In a fireside chat during GI Live: London, Sony’s Shuhei Yoshida (now head of indie at PlayStation, former president of Sony Worldwide Studios) discussed the Japanese company’s approach to release of premium titles. Yoshida explained that Sony still prefers to keep these games out of subscription services (like its own PS Plus) until they enter a so-called lifecycle management phase.
The new PS Plus has levels. Essential is like the old PS Plus, we still release two or three new games every month and a new tier, Extra, has a catalog of hundreds of games for people to play. For Extra, our approach is that we like to help with publisher lifecycle management. I was managing the first part, so I know it’s like in movies: a movie first comes out in theaters and then goes on pay-per-view, or a subscription service, or free-to-air, each time generating new revenue and reaching a wider audience.
In the same way, we believe in releasing a premium title at launch and after maybe six months, three months or three years, when sales of the game go down, inclusion in that service, PS Plus Extra, may help introduce these games to new, wider audiences. Some people may have missed these games when they first came out and this is a great opportunity to play and generate word of mouth, or if there’s a DLC or sequel coming out we can help arouse the interest of a wider public in the franchise. We therefore encourage publishers to use these services to manage the lifecycle of each title.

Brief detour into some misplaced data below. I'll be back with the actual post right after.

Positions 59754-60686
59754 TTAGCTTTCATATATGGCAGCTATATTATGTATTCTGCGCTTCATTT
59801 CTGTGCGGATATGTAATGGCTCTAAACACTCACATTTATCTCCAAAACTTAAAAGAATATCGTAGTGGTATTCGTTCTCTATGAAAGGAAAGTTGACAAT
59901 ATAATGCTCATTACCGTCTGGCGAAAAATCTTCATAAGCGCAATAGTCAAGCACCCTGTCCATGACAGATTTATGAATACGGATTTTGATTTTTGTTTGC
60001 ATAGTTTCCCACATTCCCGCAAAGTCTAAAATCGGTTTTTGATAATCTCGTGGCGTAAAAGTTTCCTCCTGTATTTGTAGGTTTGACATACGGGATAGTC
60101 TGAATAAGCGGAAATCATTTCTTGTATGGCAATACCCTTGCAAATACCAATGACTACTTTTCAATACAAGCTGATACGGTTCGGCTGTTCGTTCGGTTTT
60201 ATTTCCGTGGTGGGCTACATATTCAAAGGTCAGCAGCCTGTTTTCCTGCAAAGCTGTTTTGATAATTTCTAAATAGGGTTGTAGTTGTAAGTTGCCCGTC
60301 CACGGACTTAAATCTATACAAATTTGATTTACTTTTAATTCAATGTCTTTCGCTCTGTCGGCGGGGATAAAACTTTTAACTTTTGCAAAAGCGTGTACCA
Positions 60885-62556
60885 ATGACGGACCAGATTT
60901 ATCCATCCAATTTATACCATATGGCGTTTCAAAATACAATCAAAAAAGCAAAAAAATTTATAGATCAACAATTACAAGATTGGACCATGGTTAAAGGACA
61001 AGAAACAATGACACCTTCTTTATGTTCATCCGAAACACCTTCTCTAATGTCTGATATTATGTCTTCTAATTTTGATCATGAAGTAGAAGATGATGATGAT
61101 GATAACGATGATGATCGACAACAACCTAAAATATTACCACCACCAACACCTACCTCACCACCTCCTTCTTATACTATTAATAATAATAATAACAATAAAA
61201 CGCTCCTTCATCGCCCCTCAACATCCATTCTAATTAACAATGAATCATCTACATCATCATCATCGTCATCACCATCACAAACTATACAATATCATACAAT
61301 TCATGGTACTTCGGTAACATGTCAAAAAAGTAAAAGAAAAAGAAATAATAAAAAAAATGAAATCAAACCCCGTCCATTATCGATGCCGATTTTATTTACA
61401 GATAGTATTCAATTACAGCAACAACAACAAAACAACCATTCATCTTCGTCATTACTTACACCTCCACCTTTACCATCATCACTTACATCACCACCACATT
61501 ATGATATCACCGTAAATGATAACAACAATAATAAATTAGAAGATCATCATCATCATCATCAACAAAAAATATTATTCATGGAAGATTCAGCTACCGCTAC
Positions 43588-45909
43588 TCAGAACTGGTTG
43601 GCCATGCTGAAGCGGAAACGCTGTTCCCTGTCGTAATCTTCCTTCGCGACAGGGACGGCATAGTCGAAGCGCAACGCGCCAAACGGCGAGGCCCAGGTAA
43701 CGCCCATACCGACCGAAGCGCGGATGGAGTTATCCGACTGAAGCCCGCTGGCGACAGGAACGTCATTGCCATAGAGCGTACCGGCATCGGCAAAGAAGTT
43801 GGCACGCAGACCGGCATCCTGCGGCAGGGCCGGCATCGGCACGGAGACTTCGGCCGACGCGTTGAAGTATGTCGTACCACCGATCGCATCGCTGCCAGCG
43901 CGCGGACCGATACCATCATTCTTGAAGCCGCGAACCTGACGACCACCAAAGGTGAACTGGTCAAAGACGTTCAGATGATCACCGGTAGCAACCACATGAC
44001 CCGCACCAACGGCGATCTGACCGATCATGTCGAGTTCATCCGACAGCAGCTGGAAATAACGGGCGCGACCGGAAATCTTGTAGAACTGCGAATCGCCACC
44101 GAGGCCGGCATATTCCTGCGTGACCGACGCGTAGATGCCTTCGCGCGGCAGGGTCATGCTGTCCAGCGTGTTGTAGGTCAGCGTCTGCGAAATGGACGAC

This stands in stark contrast to Microsoft’s strategy, which is largely centered around the Game Pass subscription service. As such, Microsoft is keen to release day-and-date premium titles on Game Pass.
That said, Yoshida pointed out how Sony is indeed experimenting with some day and date releases on PS Plus, such as Stray.
Stray was something different because we put it on day one. Fortunately, as I said, Stray was one of the most popular games when we did the PlayStation Showcase. PS Plus Extra is a subset of the PS Plus audience; we haven’t announced the numbers, but we have announced the overall PS Plus user base of around 50 million. The Extra tier is a smaller subset, but by including and featuring Stray in this higher tier service, hopefully we’ve helped promote the title when it’s released. The game has done extremely well in terms of sales, but it’s still in its infancy, so it’s a bit experimental for us at this point.
Do you want Sony to follow Microsoft’s lead or should it stick to its own strategy in this area? Let us know in the comments.